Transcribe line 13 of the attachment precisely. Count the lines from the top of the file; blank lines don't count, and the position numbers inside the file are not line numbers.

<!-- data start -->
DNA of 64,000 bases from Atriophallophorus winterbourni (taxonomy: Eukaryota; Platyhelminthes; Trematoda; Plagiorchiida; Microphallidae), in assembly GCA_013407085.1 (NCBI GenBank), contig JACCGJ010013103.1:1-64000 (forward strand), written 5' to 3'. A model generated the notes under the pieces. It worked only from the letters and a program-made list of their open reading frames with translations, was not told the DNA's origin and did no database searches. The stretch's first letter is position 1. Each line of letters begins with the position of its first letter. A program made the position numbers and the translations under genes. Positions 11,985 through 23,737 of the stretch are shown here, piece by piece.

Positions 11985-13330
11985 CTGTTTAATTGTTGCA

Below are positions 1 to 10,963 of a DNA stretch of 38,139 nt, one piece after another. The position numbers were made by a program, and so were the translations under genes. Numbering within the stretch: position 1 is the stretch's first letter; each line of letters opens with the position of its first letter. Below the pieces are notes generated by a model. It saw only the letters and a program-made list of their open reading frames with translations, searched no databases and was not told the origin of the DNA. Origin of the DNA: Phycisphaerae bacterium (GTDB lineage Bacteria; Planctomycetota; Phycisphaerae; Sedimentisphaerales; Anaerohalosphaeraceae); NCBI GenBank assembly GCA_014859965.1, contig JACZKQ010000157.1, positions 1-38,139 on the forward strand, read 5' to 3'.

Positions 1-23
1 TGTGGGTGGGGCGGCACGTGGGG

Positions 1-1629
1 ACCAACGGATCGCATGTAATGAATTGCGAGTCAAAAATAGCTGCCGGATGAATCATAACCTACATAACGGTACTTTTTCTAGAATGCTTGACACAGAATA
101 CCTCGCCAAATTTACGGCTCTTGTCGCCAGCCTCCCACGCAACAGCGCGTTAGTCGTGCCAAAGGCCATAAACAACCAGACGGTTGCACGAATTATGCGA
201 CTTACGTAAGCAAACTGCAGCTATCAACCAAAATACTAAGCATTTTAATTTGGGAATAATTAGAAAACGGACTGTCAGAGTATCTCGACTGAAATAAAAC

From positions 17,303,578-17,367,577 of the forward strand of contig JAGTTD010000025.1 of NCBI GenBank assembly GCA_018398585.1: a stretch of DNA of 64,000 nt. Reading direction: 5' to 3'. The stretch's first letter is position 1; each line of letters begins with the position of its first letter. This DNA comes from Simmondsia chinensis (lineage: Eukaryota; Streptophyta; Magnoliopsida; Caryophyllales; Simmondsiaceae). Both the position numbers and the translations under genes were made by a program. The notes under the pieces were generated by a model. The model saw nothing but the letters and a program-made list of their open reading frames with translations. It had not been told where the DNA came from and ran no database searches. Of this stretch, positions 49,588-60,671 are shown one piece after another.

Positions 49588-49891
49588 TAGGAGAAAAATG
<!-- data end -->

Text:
49588 TAGGAGAAAAATG